Maturity of teledermatology evaluation research: a systematic literature review

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Abstract

Background

There is a growing interest in teledermatology in today's clinical practice, but the maturity of the evaluation research of this technology is still unclear.

Objectives

This systematic review describes the maturity of teledermatology evaluation research over time and explores what kind of teledermatology outcome measures have been evaluated.

Methods

Systematic review of literature found in Medline database (1966 up to April 2006). A telemedicine evaluation strategy consisting of four consecutive research phases (parallel to drug and diagnostics evaluation research) extended with a fifth postimplementation phase was used to classify all included studies by two independent reviewers. In addition, main characteristics (store-and-forward or real-time, study design, outcome measures) were registered.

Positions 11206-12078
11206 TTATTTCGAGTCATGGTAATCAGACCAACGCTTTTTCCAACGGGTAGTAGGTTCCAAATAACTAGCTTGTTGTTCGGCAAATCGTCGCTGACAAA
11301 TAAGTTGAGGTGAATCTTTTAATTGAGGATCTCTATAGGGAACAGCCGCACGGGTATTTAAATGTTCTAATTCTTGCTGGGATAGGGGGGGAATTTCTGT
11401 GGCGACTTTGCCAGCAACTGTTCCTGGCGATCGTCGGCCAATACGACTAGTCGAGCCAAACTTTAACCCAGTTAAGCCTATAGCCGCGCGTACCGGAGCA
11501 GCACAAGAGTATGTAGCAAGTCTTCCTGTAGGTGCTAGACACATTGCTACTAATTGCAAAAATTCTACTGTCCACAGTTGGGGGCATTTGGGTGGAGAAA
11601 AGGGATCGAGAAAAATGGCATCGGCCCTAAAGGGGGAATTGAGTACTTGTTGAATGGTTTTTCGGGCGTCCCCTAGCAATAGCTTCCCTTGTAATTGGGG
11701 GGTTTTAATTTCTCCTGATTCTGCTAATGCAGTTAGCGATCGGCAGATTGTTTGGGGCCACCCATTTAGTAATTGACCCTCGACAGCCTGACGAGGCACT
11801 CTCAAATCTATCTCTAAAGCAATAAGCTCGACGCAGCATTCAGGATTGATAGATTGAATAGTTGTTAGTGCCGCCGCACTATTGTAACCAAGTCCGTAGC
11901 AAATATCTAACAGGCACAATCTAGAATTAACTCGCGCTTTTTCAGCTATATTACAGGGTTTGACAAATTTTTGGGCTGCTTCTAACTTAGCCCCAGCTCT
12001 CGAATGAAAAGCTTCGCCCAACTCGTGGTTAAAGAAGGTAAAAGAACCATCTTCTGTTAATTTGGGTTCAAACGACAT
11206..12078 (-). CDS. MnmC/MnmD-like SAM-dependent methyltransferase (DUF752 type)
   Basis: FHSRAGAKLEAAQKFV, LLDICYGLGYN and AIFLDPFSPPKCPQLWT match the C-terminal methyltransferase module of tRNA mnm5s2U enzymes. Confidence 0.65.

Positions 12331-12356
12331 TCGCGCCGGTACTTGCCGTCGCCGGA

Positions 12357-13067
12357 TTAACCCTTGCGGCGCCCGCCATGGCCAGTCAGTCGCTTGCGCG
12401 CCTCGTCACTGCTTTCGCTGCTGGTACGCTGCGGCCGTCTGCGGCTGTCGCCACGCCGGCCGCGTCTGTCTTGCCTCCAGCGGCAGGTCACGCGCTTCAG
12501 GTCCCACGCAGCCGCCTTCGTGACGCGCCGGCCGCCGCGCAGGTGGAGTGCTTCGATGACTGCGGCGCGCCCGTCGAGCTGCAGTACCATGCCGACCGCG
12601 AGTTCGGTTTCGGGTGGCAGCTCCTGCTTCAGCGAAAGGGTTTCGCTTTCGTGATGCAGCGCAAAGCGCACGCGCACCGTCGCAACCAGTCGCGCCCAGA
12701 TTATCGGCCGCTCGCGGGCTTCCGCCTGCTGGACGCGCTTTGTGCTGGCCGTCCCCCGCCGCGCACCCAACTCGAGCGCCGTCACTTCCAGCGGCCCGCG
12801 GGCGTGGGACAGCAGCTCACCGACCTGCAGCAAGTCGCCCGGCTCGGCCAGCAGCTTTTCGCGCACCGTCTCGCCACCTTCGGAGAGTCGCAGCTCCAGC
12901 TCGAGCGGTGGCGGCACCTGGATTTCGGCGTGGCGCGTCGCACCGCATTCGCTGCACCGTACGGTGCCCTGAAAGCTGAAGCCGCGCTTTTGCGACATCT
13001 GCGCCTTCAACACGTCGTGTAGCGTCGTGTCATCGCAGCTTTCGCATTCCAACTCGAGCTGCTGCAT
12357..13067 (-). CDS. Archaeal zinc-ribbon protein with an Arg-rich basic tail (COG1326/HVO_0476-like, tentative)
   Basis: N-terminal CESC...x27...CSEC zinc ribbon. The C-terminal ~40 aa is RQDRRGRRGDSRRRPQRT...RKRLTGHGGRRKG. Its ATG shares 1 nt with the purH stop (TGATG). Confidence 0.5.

Results

Three hundred and forty-five papers were systematically selected from Medline, and 244 papers were excluded. For two randomized controlled trials (RCTs), multiple papers in phase III were found. After correcting for this, 99 studies remained included (11 phase I, 72 phase II, two phase III, six phase IV, eight postimplementation phase). The number of phase II studies is the largest and still growing, while other phases are much less represented. Diagnostic accuracy was the most often used outcome measure and was found in phase I, II and IV. Store-and-forward teledermatology has been evaluated more since 2001, but most phase IV studies (RCTs, including cost aspects) are on real-time teledermatology.

Conclusions

Most teledermatology evaluation studies are classified as feasibility studies (phase II). The number of phase III and IV studies remains low through the years. Compared with other specialties in telemedicine (i.e. telesurgery, telepaediatrics), teledermatology seems to be a mature application. However, more evaluation studies with a focus on clinical outcomes such as preventable referrals or time to recovery are needed to prove that teledermatology indeed is a promising and cost-saving technology.

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